The opioid epidemic impacts people across every industry. But construction workers are at greater risk than others.
Construction is one of the most physically demanding and dangerous occupations in the United States.
The injury rate for construction workers is 77% higher than the national average, according to a study by the Midwest Economic Policy Institute.
Construction workers pull, move, and lift heavy equipment and building materials. They’re exposed to hazardous chemicals, tools, and machinery.
All of this physical activity and proximity to hazards takes a toll, with injury and illness rates of construction occupations 4x higher than the average for all other occupations.
Healthcare professionals are being more cautious about prescribing opioids as the opioid epidemic has become the focus of more attention – and regulation – in the U.S. Between 2013 and 2017, opioid prescriptions decreased by 22%.
But opioid are still commonly prescribed for construction injuries.
In recent years, the majority of workers compensation claims have involved opioid prescriptions – as high as 60- 80% in Midwestern States.
In Ohio, changing standards have led to fewer opioid prescriptions overall, yet 73% of injured construction workers were still prescribed a narcotic painkiller in 2016.
It appears doctors are still leaning heavily on prescription opioids following serious injuries. While opioids may be necessary to treat pain in some cases, their use still brings a real risk for construction workers.
The construction industry has a higher rate of alcohol and illicit drug use than other industries.
Nearly 15% of construction workers deal with substance abuse compared to an average of 9.5% of all other industries, according to data from the Substance Abuse and Mental Health Services Administration (SAMHSA).
Prescription opioid use can easily turn into substance abuse.
The CDC warns that “anyone who takes prescription opioids can become addicted to them.”
When taken for a short time (less than 90 days) as prescribed by healthcare professionals, opioids are generally considered safe. However, a study of 9,596 workers’ compensation claims found that approximately 30% of claimants continued to fill opioid prescriptions long-term; beyond 90 days from injury.
Regular, long-term opioid use can lead to psychological and physical dependence, addiction, and can even lead to illicit drug use.
People who are addicted to prescription opioids are 40x more likely to become addicted to heroin, which can often be cheaper and easier to obtain than prescription pills. As many as 4 out of 5 people addicted to heroin report their addiction began with prescription pills.
The construction industry is one of the most dangerous in terms of worker fatalities.
Should opioids become the fifth on the Fatal Four list, as one of the leading causes of death for construction workers?
Construction occupations have the highest mortality rates for drug overdose deaths for both heroin-related and prescription opioid-related overdose deaths in the United States between 2007 and 2012.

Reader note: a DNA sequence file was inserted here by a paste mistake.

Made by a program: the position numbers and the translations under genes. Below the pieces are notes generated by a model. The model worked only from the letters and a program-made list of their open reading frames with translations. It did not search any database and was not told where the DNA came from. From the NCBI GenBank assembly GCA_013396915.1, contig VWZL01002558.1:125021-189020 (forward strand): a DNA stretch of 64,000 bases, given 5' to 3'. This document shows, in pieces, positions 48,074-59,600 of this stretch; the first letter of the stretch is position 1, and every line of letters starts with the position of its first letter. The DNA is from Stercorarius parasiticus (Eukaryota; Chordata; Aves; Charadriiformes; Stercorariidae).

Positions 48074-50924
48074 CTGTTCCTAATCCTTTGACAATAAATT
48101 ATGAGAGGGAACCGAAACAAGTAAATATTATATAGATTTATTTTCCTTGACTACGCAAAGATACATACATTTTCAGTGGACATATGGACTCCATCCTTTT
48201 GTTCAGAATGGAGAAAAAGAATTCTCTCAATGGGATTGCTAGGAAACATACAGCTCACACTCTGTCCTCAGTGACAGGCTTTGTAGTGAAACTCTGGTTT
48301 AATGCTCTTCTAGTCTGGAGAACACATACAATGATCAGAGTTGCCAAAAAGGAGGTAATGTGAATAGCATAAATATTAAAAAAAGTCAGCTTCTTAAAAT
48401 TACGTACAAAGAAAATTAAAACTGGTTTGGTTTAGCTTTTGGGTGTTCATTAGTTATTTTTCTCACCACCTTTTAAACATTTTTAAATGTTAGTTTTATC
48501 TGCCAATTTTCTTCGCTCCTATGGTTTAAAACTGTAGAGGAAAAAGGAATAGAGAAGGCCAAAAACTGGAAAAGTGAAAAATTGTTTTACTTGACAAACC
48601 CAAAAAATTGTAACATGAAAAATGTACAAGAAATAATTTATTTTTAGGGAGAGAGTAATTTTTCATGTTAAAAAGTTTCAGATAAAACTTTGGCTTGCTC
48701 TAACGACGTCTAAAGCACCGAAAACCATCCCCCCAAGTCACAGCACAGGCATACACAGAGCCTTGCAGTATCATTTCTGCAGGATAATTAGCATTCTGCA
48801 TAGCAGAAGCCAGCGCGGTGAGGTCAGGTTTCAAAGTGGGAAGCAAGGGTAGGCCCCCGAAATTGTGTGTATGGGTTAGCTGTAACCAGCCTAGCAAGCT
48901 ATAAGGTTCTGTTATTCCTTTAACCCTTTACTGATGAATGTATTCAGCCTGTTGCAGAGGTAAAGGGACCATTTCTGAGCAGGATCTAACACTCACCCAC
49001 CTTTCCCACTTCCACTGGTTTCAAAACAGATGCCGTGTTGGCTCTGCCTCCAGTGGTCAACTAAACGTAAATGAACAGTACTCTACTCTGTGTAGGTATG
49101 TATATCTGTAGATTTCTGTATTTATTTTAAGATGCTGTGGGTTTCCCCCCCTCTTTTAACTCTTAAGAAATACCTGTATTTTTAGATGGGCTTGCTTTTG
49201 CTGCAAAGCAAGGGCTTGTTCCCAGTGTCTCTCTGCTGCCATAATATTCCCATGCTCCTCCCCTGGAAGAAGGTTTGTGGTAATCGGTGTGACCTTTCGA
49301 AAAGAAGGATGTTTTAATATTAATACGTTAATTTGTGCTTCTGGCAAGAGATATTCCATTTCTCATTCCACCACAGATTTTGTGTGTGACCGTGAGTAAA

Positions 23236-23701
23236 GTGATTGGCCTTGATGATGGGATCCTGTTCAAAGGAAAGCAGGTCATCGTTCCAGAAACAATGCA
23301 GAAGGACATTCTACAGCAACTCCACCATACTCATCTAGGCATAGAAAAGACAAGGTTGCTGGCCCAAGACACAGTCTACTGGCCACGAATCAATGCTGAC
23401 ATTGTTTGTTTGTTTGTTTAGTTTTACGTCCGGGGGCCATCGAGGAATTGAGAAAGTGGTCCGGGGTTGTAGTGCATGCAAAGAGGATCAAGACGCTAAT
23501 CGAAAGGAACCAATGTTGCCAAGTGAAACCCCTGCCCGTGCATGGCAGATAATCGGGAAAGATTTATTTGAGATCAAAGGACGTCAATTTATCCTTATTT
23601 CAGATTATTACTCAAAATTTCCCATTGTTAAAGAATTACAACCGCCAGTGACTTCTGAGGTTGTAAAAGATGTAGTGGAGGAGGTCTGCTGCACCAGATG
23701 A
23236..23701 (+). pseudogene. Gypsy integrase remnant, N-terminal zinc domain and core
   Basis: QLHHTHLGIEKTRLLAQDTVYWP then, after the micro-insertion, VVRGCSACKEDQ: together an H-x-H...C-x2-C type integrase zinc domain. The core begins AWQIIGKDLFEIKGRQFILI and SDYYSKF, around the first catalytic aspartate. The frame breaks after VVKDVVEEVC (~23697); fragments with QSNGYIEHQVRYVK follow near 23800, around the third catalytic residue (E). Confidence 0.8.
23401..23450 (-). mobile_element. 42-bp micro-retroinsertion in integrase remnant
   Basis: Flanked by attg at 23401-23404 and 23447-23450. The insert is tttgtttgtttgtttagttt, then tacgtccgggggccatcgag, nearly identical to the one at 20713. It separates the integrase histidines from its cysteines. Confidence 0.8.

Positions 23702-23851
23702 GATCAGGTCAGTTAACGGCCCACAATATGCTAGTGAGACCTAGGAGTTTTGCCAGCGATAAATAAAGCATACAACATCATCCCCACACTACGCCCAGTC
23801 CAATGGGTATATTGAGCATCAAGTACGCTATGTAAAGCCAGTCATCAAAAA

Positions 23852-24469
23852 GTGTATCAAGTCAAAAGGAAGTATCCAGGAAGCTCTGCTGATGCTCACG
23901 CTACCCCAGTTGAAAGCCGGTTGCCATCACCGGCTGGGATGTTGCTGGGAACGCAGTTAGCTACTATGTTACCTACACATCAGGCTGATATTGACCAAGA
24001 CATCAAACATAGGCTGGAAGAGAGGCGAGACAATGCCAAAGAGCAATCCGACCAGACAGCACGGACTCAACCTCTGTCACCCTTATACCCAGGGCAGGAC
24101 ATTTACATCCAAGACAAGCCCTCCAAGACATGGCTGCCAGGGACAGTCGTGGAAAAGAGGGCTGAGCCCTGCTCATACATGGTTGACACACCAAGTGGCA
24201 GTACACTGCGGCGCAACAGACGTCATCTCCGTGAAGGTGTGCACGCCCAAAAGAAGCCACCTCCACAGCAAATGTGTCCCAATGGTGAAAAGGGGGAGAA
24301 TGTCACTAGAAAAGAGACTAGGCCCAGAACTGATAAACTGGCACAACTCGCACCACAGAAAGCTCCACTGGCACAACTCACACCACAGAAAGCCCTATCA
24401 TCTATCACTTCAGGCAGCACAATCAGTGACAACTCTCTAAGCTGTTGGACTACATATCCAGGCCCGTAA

The risk extends beyond the borders of the U.S. In British Columbia, 20% of opioid overdose victims work in the construction industry.
The opioid epidemic costs the construction industry billions each year in lost productivity, income, pain and suffering, and fatalities.
What can construction business owners and executives do to protect their workers, jobsites, and bottom lines from the impact of opioid use in the construction industry?
Drug-free workplace programs can be cost-effective ways to keep employee safe and save employers money. Consult with your legal and human resources teams to create a clear, written policy that addresses employee responsibility related to potential impairment from prescription or over-the-counter drugs.
Drug testing can be a powerful tool for preventing drug-related accidents, injuries, or fatalities. Both pre- and post-employment drug testing can help deter drug use. But you don’t have to fire an employee if they test positive for opioids, however.
Contractors can save up to $2,400 annually from an employee who recovers from a substance abuse disorder.
Only 1 in 10 Americans with substance abuse disorder receive treatment. Yet addiction is an illness that can be treated.
Make it easier for your employees to get the help they need by providing health benefits that cover substance abuse and mental health treatment.
Workplace safety is crucial in the construction industry. Not only can you prevent accidents and injuries from occurring in the first place, you can also prevent opioid use, misuse, and overdose death resulting from a prescription following a workplace accident.
Incorporate opioid education into your safety training program. In many instances, alternative methods of pain management can be as – or more – effective as opioids. And workers may not realize the high potential for addiction or overdose death that comes from a prescription medication. Give them the tools they need to better navigate injuries.
Many times workers turn to opioids as a quick-fix for injuries so they can get back to work quickly. Provide adequate paid sick leave to employees so they have the time they need to rest, recover, and recuperate from minor injuries or strain. This could reduce the likelihood of a hurt employee turning to opioids in order to quickly return to work - and their paycheck.
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